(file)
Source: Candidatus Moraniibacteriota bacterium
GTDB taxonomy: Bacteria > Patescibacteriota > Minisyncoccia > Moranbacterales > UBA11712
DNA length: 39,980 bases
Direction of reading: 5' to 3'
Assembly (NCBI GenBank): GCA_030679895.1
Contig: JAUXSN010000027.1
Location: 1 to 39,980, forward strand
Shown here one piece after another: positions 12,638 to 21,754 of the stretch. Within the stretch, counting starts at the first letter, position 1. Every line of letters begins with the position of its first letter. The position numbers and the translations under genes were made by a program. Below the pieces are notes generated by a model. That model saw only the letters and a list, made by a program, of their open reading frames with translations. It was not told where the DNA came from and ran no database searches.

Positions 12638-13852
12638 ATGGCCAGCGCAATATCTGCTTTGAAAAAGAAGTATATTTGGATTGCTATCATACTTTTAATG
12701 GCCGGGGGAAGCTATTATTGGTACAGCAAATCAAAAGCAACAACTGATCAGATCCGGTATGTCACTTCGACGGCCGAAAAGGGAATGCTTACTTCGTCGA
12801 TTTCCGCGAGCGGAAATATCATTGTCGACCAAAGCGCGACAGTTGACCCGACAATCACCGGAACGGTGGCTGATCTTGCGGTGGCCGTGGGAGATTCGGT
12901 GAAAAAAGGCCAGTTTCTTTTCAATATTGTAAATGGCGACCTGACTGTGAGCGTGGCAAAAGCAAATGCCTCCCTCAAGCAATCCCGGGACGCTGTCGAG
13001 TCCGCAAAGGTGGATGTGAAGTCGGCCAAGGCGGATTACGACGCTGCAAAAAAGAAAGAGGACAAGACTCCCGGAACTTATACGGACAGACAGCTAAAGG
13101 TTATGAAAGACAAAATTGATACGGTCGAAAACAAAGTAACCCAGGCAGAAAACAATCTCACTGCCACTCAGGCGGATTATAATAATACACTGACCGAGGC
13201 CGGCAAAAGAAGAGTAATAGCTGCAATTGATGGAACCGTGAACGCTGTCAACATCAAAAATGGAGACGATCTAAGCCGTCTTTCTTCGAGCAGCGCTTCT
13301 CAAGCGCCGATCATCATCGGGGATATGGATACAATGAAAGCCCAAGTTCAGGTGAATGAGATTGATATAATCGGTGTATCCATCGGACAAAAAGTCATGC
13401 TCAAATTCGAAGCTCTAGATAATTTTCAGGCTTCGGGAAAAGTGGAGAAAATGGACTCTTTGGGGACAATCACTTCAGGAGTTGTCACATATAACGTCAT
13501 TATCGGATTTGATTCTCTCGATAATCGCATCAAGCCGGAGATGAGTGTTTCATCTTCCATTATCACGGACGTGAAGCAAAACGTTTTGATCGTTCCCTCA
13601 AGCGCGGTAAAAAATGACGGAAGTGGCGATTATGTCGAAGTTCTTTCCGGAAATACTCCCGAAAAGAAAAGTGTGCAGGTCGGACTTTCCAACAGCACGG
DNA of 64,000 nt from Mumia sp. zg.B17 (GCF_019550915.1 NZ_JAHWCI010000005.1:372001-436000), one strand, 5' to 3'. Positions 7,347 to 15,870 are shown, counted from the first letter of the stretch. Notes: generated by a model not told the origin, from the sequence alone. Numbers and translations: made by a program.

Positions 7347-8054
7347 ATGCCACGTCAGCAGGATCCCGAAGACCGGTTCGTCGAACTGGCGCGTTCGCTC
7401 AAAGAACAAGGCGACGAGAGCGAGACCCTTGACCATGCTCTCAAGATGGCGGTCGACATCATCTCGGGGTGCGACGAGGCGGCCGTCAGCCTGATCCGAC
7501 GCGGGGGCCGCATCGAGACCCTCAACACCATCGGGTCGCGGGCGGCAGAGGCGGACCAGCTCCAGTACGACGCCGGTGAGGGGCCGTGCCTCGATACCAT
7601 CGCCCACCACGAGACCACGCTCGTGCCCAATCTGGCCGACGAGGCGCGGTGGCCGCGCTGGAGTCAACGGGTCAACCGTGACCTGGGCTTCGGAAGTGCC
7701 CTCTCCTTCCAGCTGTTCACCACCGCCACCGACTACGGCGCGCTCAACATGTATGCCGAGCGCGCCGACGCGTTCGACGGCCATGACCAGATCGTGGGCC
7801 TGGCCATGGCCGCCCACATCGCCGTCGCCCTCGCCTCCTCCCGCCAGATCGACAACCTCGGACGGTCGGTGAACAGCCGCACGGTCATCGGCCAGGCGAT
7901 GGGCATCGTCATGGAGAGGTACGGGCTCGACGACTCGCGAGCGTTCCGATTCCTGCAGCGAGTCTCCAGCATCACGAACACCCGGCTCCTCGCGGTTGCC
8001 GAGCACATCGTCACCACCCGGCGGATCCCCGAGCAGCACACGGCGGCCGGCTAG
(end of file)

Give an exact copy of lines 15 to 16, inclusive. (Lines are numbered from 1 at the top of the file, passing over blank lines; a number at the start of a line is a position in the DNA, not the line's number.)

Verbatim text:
13101 TTATGAAAGACAAAATTGATACGGTCGAAAACAAAGTAACCCAGGCAGAAAACAATCTCACTGCCACTCAGGCGGATTATAATAATACACTGACCGAGGC
13201 CGGCAAAAGAAGAGTAATAGCTGCAATTGATGGAACCGTGAACGCTGTCAACATCAAAAATGGAGACGATCTAAGCCGTCTTTCTTCGAGCAGCGCTTCT